ENCODE: online CBT eases epilepsy-related depression

  • Meyer B & al.
  • Epilepsia
  • 25 Feb 2019

  • curated by Susan London
  • Clinical Essentials
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Takeaway

  • An electronically delivered cognitive behavioral therapy (CBT; Emyna) tailored to the needs of people with epilepsy alleviated symptoms of depression.

Why this matters

Key results

  • In intention-to-treat analyses at 3 months, benefit of intervention over usual care:
    • Patient Health Questionnaire-9 (Cohen d, 0.54; P<.001>
    • Neurological Disorders Depression Inventory for Epilepsy (Cohen d, 0.51; P<.001>
  • Similar findings in per protocol analysis.
  • Intervention group also had significantly greater improvements in anxiety, stress, social-occupational impairment, epilepsy-related QoL.
  • At 3 months, the intervention group reported fewer:
    • Illness-related days off work (8.56 vs 16.02; P=.040).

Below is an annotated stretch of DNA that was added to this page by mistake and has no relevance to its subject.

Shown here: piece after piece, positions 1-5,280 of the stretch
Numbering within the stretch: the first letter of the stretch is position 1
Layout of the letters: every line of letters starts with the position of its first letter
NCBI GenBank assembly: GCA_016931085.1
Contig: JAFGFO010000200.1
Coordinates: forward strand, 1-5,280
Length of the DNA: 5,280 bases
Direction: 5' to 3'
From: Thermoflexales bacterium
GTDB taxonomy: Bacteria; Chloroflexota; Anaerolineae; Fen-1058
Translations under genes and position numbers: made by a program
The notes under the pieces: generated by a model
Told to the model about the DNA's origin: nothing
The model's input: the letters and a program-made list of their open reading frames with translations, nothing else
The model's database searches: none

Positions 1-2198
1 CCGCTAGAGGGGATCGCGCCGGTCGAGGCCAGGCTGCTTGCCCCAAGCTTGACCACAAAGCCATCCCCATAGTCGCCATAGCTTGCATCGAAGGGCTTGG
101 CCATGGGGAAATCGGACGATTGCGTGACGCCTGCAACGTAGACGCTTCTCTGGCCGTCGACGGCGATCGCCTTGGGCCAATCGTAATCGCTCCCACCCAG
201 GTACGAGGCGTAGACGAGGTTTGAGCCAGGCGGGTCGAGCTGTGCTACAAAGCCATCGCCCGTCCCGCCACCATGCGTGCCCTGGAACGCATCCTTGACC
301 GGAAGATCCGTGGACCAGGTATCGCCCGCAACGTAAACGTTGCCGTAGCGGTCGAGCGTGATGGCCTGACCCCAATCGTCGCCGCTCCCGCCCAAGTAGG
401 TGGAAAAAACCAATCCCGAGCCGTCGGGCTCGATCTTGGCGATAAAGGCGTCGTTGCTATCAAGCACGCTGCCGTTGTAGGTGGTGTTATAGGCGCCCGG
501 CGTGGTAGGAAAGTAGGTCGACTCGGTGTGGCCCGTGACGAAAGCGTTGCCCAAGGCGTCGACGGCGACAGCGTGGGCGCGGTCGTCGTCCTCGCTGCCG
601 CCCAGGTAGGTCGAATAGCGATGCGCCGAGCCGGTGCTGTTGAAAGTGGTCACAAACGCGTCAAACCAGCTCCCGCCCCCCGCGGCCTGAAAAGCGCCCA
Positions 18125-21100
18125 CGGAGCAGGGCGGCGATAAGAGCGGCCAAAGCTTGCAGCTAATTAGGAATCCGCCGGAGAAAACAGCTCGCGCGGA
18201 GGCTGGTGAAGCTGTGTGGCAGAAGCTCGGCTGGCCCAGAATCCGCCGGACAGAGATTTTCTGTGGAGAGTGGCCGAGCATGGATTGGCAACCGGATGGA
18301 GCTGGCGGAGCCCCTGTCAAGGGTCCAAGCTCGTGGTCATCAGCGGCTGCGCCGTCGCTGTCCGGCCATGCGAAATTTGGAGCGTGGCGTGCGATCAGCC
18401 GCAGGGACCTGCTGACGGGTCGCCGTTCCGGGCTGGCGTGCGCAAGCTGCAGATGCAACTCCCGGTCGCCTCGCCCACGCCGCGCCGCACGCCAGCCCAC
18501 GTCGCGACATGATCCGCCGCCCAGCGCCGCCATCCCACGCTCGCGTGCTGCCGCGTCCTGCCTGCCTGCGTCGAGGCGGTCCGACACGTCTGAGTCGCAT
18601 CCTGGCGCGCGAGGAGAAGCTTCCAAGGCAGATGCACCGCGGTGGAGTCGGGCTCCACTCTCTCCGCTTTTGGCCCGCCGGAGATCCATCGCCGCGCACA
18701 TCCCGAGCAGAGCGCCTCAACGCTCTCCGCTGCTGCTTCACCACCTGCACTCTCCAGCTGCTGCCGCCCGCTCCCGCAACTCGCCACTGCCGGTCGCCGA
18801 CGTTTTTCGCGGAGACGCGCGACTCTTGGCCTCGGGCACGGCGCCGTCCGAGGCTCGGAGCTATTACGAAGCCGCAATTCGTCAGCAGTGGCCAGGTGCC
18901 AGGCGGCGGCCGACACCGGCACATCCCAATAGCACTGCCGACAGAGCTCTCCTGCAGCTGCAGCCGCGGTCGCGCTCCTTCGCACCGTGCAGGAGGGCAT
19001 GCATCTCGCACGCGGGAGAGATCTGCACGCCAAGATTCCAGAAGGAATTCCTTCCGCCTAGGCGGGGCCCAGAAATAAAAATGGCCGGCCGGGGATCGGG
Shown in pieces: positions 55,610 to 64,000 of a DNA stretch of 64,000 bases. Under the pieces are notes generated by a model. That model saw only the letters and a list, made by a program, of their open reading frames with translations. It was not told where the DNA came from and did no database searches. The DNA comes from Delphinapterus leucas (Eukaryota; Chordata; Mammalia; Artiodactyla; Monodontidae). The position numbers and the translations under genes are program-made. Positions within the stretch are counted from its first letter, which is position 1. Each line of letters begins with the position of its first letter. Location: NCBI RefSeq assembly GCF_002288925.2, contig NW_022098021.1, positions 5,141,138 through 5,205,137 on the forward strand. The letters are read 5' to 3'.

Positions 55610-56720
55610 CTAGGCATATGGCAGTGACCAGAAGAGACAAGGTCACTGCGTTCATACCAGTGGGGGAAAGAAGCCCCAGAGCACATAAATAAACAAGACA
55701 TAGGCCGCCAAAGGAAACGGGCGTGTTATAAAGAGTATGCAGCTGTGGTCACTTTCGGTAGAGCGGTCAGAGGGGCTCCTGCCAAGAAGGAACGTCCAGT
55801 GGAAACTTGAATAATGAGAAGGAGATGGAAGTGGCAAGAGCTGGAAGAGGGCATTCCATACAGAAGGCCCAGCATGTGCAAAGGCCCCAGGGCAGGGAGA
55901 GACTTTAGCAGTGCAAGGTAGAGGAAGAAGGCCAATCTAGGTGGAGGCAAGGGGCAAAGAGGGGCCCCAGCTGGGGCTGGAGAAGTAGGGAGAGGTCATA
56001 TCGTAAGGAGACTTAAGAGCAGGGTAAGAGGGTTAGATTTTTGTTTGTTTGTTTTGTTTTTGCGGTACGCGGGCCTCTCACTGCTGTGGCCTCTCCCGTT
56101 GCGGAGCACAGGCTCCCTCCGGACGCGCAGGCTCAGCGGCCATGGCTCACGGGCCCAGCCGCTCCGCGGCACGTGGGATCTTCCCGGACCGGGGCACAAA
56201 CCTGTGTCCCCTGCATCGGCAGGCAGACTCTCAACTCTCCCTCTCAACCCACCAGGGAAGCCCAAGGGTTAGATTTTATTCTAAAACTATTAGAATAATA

• Days hospitalized over the preceding 3 months (1.67 vs 3.88; P=.031).

Study design

  • Randomized controlled ENCODE trial among 200 patients with epilepsy and depressive disorder, with at least moderate depressive symptoms.
  • Randomization: intervention vs usual care.
  • Intervention: 6 months of access to electronically delivered, epilepsy-tailored CBT with content on depression, stress, anxiety, seizure triggers, auras, lifestyle habits.
  • Main outcome: depressive symptoms at 3 months.
  • Funding: Gaia Group.

Limitations

  • Dropout rate of 23%.
  • Reliance on self‐reported measures.
  • Lack of active control.
  • 9‐month assessment taking place only 3 months after end of program access.

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